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The "Machine Learning Overview" Lesson is part of the full, Machine Learning in JavaScript with TensorFlow.js course featured in this preview video. Here's what you'd learn in this lesson:

Charlie discusses the differences between Machine Learning and Artificial Intelligence. There are four types of machine learning methods: supervised, unsupervised, semi-supervised, and reinforcement learning.


Transcript from the "Machine Learning Overview" Lesson

>> First of all, let's start to dive into talking about pre-trained model, or maybe as an overview, what is machine learning? So we're talking a lot about it maybe for the past year, year and a half. So I'm not gonna spend too much time on this, but it's basically giving the ability to computers to do things without being explicitly programmed.

So It's a bit different from the usual programming that we do because usually if you're working, you type your code, it's supposed to do exactly what you're writing. And in machine learning, it's more about finding patterns and being able to predict things without being told exactly what you're actually giving it.

And the difference between machine learning and AI, it's kind of people use AI a lot as the umbrella for things, but under it you have machine learning and deep learning, which is machine learning with neural networks, and then even computer vision and natural language programing. I wrote processing, but it's programing.

And I usually call it machine learning because, well, I mean, usually TensorFlow.js when it came out, it was more machine learning specific. We can say AI, we can use both terms because now that's what people use a lot. And before we get started as well, so when you do machine learning, there's kind of like a new terminology that we're gonna use.

And I can define a few words, I can start doing that now, but I feel like as we're gonna write some code, it's gonna make more sense. But basically, when I talk about a model, it's a function that takes an input, runs some calculation inside, and then produces an output with probabilities.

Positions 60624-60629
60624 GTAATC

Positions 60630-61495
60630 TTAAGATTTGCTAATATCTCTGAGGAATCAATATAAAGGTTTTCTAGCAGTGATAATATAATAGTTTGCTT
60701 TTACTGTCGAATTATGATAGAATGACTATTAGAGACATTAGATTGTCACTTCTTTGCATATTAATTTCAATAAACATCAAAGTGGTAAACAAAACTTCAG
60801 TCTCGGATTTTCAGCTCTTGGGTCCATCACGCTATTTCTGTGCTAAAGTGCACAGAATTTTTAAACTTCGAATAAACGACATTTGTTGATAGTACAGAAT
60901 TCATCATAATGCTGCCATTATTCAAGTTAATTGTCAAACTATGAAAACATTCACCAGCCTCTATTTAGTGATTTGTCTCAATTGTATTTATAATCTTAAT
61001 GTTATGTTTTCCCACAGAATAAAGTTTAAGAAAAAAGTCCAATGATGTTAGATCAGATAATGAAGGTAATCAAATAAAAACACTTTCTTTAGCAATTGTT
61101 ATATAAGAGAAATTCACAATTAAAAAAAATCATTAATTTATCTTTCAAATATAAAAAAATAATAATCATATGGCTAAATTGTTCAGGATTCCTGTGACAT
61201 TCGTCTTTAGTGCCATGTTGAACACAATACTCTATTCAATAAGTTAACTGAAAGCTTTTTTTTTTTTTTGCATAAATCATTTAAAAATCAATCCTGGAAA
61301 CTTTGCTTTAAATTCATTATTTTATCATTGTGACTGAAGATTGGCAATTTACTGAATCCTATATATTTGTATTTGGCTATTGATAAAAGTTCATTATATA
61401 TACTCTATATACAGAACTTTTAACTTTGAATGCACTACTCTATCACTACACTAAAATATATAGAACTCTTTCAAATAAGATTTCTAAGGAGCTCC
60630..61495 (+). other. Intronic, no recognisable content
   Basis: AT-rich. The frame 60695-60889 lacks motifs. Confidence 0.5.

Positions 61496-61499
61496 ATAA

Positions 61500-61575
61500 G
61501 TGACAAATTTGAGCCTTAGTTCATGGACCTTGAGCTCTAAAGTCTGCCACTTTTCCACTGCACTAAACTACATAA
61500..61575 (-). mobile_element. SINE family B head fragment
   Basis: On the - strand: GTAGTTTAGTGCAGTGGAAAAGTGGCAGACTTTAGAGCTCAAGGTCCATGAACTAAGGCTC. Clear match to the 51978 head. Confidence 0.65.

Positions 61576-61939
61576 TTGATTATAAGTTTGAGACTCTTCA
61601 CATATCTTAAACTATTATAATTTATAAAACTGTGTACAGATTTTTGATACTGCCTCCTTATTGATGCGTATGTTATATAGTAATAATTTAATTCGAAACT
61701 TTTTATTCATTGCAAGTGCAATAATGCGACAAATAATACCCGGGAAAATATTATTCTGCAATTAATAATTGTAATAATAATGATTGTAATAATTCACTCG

And then these models, to create a model you need machine learning algorithms, and there's a lot of types of algorithms. I think the ones that you might hear about more often is convolutional neural network, that is abbreviated as CNN, that is one that is mostly used with images.

So if you wanna do image detection, you're probably going to use a convolutional neural network. Then there's Naive Bayes, or long short-term memory. And I'm not gonna go into defining the internals of the algorithms, because for what we're doing in this workshop, what's interesting and what is more useful is to know what they're good at doing.

So that then you know that if you're doing things with text, you might not use a convolutional neural network, you might wanna try something else. Or if you have data that's maybe a spreadsheet of numbers, you might use Naive Bayes more, but it's more something that you can research over time as you're learning more about this.

Sometimes, I mean, especially more recently in kind of AI discussions, you might have heard of the word weight a bit more. And we'll probably talk about it a bit later in the workshop because we're gonna build our own model, there's gonna be the concept of weights. But it's how much importance you give to each feature of the data set to improve the model's accuracy to perform a certain task.

So when you're feeding a data set to a model, depending on what you are actually feeding it, if we're taking the example of a data set to recognize flowers, for example. You have the color or you have the length, or you have the length of the petals, or you might have, I don't know, if they're fluffy flowers or something like that.

And each of these features have a different importance in terms of be able to recognize what they are. So weights is basically the importance of a specific feature to generate more accurate predictions. And then there's the concept of overfitting. And it's when the model fits too closely to the training data set.